COVID-19 Business Interruption and Bounce Back Loans


October 28, 2020

The Coronavirus Business Interruption Loan Scheme (CBILS) provides financial support to small and mid-sized businesses affected by COVID-19. It is a British government-backed scheme to help viable SMEs that are losing revenue and experiencing cash flow problems. The scheme is designed to support businesses that were trading successfully before coronavirus but are now facing difficulty as a result of the raging pandemic.

The British government provides banks with a guarantee for 80% of the loan and pays interest for the first 12 months, but the borrower remains liable for 100% of the outstanding debt.

Bounce Back Loan Scheme (BBLS) was introduced for UK based micro and small businesses amid fears that many would collapse before receiving much-needed loan funding. This scheme will allow businesses which are hit by COVID-19 pandemic. To avail the loan with the British government guaranteeing 100% of the advance and also paying the interest for the first 12 months.

Under CBILS, businesses can borrow up to £5 million in finance. BBLS helps businesses to borrow between £2,000 and up to 25% of their turnover. However, the maximum loan available under this scheme is £50,000.

Under CBILS, a business is eligible to avail the loan if it is based in the UK and has an annual turnover of up to £45 million. It also has to show that it has been adversely affected by the pandemic. And it would have been a viable business if there isn't this situation.

Under BBLS, a business is eligible to avail the loan if it is based in the UK and has established before 1st March 2020. It also has to show that it has been severely impacted by the pandemic.

For CBILS, earlier the loan tenure was for 6 years, however now it has been extended to 10 years. The downside is that the businesses need to pay a greater charge in the total interest costs.

Even for BBLS, earlier the loan tenure was for 6 years, however now it has also been extended to 10 years.

For both the schemes, British governments will pay the interest for the first 12 months of the agreement. There is no penalty for early repayment and also there is no need to make any capital repayments during the initial 12-month capital repayment holiday period.

More than 50 lenders are participating under CBILS including many main retail banks. The businesses have to seek out for the suitable lender and inform of the following – borrowing amount, the purpose of loan and loan tenure.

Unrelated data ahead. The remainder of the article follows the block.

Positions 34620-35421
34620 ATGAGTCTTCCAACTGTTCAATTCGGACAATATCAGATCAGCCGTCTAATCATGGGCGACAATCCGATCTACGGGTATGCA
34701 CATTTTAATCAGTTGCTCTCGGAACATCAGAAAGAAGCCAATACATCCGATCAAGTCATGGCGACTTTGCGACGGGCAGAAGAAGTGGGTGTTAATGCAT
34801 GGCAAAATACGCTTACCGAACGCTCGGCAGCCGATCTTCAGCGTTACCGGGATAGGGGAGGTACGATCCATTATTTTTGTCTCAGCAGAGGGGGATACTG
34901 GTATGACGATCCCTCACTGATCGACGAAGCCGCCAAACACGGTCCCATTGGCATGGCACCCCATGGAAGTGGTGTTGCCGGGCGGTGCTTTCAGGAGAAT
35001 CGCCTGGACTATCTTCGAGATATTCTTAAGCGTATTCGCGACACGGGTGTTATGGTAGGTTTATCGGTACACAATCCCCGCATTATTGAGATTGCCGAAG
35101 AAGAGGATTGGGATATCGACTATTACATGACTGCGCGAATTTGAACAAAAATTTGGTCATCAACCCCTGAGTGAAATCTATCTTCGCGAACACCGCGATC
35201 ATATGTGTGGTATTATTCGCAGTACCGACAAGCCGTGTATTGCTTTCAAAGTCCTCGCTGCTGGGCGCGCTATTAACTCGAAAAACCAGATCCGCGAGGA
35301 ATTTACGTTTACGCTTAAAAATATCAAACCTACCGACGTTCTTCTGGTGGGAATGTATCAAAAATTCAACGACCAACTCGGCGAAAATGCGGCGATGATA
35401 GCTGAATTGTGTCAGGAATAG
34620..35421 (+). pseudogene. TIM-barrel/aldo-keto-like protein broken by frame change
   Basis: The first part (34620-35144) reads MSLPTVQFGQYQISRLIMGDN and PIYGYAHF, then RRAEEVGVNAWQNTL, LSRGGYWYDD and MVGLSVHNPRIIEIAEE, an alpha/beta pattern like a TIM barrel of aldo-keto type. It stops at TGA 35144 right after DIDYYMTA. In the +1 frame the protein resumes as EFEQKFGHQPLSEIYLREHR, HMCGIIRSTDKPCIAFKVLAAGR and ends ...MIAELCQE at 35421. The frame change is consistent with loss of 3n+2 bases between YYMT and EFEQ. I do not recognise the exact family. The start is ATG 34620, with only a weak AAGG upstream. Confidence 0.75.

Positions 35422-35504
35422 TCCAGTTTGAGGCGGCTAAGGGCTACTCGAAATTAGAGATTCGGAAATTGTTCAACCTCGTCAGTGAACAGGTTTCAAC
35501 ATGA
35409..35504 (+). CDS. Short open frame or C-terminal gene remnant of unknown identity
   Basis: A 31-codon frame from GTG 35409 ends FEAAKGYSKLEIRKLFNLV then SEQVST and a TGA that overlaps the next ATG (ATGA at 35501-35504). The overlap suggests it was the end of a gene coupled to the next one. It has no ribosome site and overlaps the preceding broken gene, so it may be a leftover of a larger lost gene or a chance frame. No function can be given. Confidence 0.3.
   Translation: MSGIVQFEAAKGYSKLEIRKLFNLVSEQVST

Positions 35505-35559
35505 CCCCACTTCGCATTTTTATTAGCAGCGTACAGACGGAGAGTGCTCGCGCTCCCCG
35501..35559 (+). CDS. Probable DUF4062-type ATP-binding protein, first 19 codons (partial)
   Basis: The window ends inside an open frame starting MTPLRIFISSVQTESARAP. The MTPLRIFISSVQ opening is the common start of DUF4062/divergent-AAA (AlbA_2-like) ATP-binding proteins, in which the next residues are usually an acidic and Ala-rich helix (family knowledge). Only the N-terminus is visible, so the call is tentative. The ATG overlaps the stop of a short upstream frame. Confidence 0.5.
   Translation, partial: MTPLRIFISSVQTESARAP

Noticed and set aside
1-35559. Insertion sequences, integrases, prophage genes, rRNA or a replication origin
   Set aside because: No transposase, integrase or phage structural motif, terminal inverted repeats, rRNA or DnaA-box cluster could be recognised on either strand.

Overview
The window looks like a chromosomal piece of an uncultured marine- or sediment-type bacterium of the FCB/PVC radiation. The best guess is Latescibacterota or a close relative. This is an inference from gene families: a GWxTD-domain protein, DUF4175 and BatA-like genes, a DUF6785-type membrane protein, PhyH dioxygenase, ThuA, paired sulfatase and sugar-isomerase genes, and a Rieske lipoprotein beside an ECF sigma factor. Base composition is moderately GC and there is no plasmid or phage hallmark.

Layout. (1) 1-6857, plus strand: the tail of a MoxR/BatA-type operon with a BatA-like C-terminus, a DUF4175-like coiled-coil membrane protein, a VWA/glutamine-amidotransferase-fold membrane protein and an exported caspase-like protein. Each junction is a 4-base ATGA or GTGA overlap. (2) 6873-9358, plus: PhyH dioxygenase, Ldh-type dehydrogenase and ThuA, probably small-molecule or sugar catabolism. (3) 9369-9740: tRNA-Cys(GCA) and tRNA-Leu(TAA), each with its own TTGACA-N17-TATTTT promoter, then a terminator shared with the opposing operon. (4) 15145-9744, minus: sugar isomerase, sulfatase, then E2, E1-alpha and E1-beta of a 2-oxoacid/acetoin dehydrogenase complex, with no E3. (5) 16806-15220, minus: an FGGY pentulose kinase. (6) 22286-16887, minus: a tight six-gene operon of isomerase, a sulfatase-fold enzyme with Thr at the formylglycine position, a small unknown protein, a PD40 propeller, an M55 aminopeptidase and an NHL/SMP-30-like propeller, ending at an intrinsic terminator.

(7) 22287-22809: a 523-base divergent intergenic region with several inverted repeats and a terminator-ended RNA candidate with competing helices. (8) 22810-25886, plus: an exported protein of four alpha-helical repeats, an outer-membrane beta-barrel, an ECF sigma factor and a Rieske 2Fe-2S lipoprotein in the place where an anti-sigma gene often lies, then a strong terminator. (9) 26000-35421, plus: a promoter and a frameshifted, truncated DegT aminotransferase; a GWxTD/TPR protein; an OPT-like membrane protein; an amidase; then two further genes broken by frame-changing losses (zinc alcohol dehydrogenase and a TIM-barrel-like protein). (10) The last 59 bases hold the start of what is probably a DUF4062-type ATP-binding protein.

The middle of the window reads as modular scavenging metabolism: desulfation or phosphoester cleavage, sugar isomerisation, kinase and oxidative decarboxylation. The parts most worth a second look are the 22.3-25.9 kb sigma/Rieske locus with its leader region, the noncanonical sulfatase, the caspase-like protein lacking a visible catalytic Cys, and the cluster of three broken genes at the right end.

They will also have to furnish the following documents – 

a. Management accounts

b. Cash flow forecast

c. Business plan

d. Historic accounts

e. Details of assets

The documents required will vary from lender to lender and also depend on the loan amount. If the business is asking their existing lender for a small loan, the process may be automated and do not require all of the documents.

11 lenders are participating under BBLS including many main retail banks. The businesses should approach a suitable lender themselves via the lender’s website. The process is much simpler here. The lenders will ask the businesses to fill in a short online application form and self-declare that they are eligible.

Under both the schemes, businesses from any sector can apply, except:

1. Banks, insurers and re-insurers (but not insurance brokers)

2. Public sector bodies

3. State-funded primary and secondary schools.

Both the schemes are backed by the British government but were launched on different dates and as such had different closing dates. Initially, it was announced that each scheme would originally run for six months. CBILS was due to end on 30th September and BBLS was supposed to end on the 4th of November. However, on 24th September The Chancellor of Exchequer Mr Rishi Sunak announced extending the deadline until 30th November 2020 for both these schemes. This announcement brought in much cheer especially to those businesses who had not yet applied for these schemes as more businesses now have the opportunity to apply for loans that will help them to continue with their business during the challenging times ahead.